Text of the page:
resourcesABOUT MT AUTHOR GUIDELINES CLASSIFIEDS EDITORIAL CALENDAR MEDIA GUIDE MASSAGE MART SCHOOLS & EDUCATION FEEDBACK
What's Bugging You? Probiotics and Your Health
An estimated 100 trillion microorganisms representing more than 500 different species inhabit every normal, healthy bowel. Gut-dwelling bacteria keep pathogens in check, aid digestion and nutrient absorption, and contribute to immune function.
Shedding Light on the Benefits of Heliotherapy
I can't imagine anyone not feeling good strolling in the sun on a beautiful spring day. The sun is responsible for all life on earth and is best illustrated along the equator touting the richest biodiversity on the planet, in stark contrast to the Arctic Circle and South Pole.
Scope of Chiropractic Practice: Why Now Is the Time to Expand
In my January article, "Scope of Chiropractic Practice: Is It Time for Change?" I discussed the use of the term primary spine care practitioner, the loss of privileges to diagnose in Texas, and the fact that the definition of "chiropractic" varied from state to state.
Help Save an Important Chiropractic Landmark
The chiropractic profession has a splendid and varied history. Sadly, many landmarks have been lost to bulldozers and wrecking crews, such as the Ryan Building, Little-Bit-O-Heaven, Spears Chiropractic Hospital, and Clearview Sanitarium.
The First (Only) Choice for Spinal Pain
The study on NSAIDs for spinal pain summarized on the front page of this issue is intriguing on a number of levels, the most obvious being the conclusion that "compared with placebo, NSAIDs do not provide a clinically important effect on spinal pain, and six patients must be treated with NSAIDs for one patient to achieve a clinically important benefit in the short-term."
Treating LBP the Right Way: Think Natural
An updated clinical practice guideline from the American College of Physicians (ACP) recommends spinal manipulation and other non-invasive, non-drug therapies as first options for acute, subacute and chronic low back pain, rather than pain medications, as stipulated in the original 2007 guideline.
Toxicity & Kids: The Importance of Environmental Intake
The old adage is true that children are not little adults. Traditional Chinese medicine (TCM) has long known that the physiology of children is unique, as are the diseases that plague them.
Give Your Patients the Ergonomic Advantage
Prolonged sitting contributes to low back pain and is a health risk. When I discuss my POLITE technique practice recommendations with patients, ergonomics may be last, but not least!
The Qi Focus: A Guide to Managing Stress
Stress, are you experiencing heightened stress levels? Your own, and your clients? Is Trumpitis getting to you? I recently polled a cluster of acupuncturists, Asian Bodywork Therapists (ABT) and psychotherapy colleagues on the issue.
Chiropractic: A Great Fit for the White House
Dr. Eric Kaplan is a New York Chiropractic College alumnus; a No. 1 best-selling author whose books include Awaken the Wellness Within and The 5 Minute Motivator; a chiropractor for professional sports teams and elite athletes; and even served as an advisor under the Clinton Administration to the President's Council on Sports & Physical Fitness.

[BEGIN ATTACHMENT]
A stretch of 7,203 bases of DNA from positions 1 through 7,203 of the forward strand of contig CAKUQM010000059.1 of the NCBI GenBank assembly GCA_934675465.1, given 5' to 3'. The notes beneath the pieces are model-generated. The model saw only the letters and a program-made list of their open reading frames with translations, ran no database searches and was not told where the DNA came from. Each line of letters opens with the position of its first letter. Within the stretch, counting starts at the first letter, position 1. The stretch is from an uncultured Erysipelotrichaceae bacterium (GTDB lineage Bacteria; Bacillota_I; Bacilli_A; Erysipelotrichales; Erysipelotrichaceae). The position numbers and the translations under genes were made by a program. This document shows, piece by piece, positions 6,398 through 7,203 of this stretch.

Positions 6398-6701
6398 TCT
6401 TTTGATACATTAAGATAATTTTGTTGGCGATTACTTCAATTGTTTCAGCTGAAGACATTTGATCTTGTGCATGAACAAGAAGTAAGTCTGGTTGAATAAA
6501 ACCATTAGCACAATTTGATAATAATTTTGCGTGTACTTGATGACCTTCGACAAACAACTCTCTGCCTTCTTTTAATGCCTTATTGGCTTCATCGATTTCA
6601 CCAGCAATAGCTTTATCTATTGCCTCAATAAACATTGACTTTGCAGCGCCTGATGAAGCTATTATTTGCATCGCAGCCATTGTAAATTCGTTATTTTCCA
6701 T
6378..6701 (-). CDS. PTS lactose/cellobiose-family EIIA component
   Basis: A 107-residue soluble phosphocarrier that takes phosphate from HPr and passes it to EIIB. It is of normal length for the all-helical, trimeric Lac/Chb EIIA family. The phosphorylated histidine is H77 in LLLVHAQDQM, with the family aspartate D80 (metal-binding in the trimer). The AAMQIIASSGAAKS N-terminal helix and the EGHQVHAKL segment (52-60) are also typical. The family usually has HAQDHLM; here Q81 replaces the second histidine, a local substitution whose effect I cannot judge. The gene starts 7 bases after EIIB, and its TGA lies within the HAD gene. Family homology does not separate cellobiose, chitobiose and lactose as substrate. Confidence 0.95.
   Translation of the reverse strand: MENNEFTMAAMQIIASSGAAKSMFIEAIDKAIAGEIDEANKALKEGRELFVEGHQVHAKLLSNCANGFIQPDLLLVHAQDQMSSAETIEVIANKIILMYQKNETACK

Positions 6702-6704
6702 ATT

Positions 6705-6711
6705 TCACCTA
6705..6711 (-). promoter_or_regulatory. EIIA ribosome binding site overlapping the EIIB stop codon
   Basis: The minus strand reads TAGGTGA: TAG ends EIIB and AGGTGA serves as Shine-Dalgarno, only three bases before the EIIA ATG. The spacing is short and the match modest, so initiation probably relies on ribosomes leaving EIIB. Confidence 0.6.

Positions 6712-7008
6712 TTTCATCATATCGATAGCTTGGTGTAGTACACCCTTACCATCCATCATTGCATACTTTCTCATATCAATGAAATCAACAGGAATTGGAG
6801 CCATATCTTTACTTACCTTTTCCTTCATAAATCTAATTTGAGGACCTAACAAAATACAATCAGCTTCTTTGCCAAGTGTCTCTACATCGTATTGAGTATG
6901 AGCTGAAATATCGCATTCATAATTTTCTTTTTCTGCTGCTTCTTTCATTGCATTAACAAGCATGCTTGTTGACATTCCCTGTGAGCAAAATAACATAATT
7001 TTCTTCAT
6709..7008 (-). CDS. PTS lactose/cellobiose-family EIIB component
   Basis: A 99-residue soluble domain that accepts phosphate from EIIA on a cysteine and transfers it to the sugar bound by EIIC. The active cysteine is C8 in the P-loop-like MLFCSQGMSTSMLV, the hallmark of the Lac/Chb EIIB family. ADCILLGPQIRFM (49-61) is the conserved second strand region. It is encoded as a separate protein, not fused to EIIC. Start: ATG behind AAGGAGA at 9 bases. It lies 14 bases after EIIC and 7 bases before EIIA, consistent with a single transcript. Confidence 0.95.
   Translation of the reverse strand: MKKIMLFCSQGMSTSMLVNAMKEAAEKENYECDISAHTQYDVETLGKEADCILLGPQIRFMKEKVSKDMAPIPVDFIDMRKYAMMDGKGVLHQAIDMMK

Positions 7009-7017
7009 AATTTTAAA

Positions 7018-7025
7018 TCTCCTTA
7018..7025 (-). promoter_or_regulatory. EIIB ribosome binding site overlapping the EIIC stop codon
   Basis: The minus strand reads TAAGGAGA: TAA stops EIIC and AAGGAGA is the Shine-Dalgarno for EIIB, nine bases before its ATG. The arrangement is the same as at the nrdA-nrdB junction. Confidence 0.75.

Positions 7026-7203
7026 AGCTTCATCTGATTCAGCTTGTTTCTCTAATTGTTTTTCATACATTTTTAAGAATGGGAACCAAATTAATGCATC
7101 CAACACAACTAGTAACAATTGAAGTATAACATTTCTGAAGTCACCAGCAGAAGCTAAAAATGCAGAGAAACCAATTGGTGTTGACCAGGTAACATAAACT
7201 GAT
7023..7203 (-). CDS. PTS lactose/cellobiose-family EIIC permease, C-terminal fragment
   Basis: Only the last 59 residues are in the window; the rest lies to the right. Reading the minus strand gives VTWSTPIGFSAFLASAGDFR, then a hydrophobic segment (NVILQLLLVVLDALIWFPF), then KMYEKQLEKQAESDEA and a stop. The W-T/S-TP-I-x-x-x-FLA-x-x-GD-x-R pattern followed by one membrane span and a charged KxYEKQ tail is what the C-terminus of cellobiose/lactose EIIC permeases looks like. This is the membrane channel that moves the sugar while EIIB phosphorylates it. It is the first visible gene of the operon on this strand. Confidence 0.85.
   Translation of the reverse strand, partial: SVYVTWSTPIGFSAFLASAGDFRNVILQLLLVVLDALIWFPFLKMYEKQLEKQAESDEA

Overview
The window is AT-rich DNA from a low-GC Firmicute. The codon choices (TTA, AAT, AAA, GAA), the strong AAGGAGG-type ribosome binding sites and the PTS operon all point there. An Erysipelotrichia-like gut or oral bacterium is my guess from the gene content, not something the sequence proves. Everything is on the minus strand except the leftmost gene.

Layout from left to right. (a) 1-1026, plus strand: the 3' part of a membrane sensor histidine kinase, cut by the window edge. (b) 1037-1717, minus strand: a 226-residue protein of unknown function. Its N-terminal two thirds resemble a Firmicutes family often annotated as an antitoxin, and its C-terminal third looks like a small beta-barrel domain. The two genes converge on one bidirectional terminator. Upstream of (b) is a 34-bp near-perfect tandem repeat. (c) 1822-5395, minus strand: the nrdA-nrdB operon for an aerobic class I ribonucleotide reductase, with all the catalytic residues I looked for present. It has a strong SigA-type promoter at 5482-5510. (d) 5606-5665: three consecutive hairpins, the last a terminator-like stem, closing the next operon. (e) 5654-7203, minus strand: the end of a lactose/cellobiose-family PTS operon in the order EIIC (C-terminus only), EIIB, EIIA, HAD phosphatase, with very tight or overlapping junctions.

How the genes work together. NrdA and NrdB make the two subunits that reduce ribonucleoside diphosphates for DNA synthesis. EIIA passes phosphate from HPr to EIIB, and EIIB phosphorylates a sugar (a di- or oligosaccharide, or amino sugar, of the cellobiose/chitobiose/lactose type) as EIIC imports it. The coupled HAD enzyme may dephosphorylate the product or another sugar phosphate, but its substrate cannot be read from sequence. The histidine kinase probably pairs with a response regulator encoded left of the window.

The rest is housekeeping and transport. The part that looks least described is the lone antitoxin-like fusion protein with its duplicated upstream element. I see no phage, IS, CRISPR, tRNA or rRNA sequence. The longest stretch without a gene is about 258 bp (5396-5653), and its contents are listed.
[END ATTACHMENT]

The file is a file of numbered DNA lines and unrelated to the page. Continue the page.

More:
Waist Circumference: A Conversation Starter (Part 2)
Now let's discuss the clinical approach to reducing WC and implementation in today's chiropractic practice. The primary intervention centers around dietary modification and lifestyle habits aimed to reduce adiposity, improve insulin sensitivity and ultimately, diminish systemic metabolic dysfunction.
Insomnia Treatment Based on the Yu Theory
In recent years, acupuncture has risen in popularity as a form of alternative or supplemental medicine for the treatment of many different types of disorders.
Good Works at the Canandaigua VA
Faculty and students of the Finger Lakes School of Acupuncture and Oriental Medicine (FLSAOM) of the New York Chiropractic College have provided acupuncture to veterans at the Veterans' Administration Medical Center (VAMC) in Canandaigua, New York since September of 2007.
5 Ways to Enhance Your Family Practice
Every practice has a personality style. A practice that caters to athletes, PI cases or adults, for example, projects differently to patients than a family wellness practice.
Caring for Refugees in Greece
At the beginning of 2016 I had no idea what was in store for me, but I was looking forward to a personal retreat on the Greek island of Paros; a graduation gift to myself after 22 years of motherhood, and four-plus years of Chinese medicine school.
The Chiropractor's Guide to CRISPR
Science magazine's "Breakthrough of the Year" award for 2015 was described as "the gene-editing tool called CRISPR." CRISPR stands for "clustered regularly interspaced short palindromic repeats."
NSAIDs No Better Than Placebo for Spine Pain
A meta-analysis of randomized, placebo-controlled trials comparing the efficacy and safety of NSAIDs with placebo for spinal pain concludes that among 6,065 spine pain patients, "NSAIDs reduced pain and disability, but provided clinically unimportant effects over placebo."
How to Correct a Cuboid Subluxation